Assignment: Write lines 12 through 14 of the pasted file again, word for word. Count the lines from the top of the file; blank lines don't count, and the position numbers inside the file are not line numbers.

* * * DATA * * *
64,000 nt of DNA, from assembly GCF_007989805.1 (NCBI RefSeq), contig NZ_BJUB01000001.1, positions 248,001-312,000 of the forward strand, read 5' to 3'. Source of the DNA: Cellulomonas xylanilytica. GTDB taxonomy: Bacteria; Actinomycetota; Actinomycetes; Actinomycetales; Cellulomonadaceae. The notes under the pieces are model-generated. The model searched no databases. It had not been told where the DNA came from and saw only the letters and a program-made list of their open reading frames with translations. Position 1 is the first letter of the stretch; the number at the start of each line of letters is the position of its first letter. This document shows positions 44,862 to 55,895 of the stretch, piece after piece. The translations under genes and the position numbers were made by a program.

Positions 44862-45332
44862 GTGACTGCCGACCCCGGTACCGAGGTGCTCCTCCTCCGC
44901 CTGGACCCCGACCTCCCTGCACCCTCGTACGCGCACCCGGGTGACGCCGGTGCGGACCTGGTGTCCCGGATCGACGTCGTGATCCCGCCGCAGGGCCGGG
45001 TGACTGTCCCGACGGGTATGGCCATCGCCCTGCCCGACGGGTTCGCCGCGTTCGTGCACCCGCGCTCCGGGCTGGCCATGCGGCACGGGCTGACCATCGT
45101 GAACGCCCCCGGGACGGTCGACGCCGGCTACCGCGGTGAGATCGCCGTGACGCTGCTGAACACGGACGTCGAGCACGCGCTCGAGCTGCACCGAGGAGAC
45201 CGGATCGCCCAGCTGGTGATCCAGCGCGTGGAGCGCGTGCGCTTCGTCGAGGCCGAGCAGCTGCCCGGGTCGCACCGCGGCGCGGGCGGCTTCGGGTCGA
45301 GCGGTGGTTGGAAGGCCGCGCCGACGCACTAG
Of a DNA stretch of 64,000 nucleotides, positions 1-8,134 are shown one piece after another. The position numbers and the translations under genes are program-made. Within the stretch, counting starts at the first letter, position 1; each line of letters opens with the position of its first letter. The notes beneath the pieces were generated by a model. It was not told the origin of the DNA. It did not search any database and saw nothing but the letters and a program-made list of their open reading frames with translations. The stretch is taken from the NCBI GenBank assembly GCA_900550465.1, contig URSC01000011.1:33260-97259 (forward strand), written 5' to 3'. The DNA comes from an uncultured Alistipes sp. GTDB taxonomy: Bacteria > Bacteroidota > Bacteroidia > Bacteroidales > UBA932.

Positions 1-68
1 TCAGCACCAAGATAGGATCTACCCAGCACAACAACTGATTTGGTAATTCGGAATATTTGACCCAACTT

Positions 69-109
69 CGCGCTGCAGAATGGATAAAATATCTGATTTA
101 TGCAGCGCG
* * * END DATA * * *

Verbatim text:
Positions 69-109
69 CGCGCTGCAGAATGGATAAAATATCTGATTTA
101 TGCAGCGCG